A Study of Phonology/Syntax/Morphology

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Language is one of man’s greatest abilities. It is a human instinct. Where would we be without language? Language is a complex system that is used in all its complexity in many facets around the world. The function of language is to build symbols for concepts by means of sounds. We can wonder, predict, order, and ask, from the myriad of verbal uses. One language may have various dialects, which is seen by those who use them as languages in their own right. There are about 6,000 languages spoken worldwide. These languages around the world still use the same kinds of grammar although different patterns were formed from the many races of people. This is what we come to recognize, as our own colloquial methods of using language, be it by rules or duplication of others. All known languages have words or word-like elements combined in accordance with certain rules into sentences. Nouns and verbs are the two fundamental grammatical categories that appear in all these language around the globe. Nouns and verbs are used in grammar which is the branch of language study or linguistics. It deals with the means of showing the relationship between words in use. It seems so simple to speak but underneath that simplicity marks rules that show how all the vocal sounds fall into place. It is below the surface of language that I will talk about in this paper. I will focus on syntax (order of words), morphology (the form of words), and phonology (speech sounds) which are some of the specific rules inside of language/grammar. I would like to show how language works in its fascinating way, looking at these three linguistic usages.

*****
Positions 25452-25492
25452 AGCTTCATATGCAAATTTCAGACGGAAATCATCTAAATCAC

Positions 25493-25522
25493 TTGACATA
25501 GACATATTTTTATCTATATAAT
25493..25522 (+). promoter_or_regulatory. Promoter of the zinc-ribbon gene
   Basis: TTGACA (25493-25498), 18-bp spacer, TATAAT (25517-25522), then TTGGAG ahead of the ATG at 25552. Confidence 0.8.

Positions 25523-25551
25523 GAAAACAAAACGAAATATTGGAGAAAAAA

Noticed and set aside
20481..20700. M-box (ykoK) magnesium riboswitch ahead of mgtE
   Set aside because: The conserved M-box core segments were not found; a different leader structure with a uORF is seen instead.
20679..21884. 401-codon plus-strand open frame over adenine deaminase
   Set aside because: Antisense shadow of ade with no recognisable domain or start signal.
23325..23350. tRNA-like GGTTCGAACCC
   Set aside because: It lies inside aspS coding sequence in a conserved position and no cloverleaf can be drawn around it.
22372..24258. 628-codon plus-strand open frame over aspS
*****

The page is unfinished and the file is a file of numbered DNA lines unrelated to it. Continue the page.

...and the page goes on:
There are rules for grammar that, if some of us can remember, were studied at school. This is what we call prescriptive grammar that lays down rules of usage. Such prescriptions amount to a kind of linguistic etiquette that we are supposed to uphold but actually bear little to the underlying grammar that makes communications possible. On the other side, there are descriptive colloquial methods that are characterized in different dialects in conversation. ‘I seen’ or ‘I done’ may not conform to the standard of correctness demanded of cultivated speech, but these expressions cultivate a meaning. This is the study of how people communicate despite the rules. Wherever we live, in each person we are given the ability to say an endless amount of sentences that may never have been said by anyone before. Linguists study this language, their aim is to describe all the permissible patterns of combinations and formulate them as abstract rules that underlie everyday linguistic behavior. These studies notice the language’s syntax, morphology, and phonology. It is noticed that between human individuals, there can be wide differences in cognitive strategies and specifically in modes of perception or action. These differences between individuals, generalized to a language community, provide the basis for differences between the lexicons and syntaxes of different languages.

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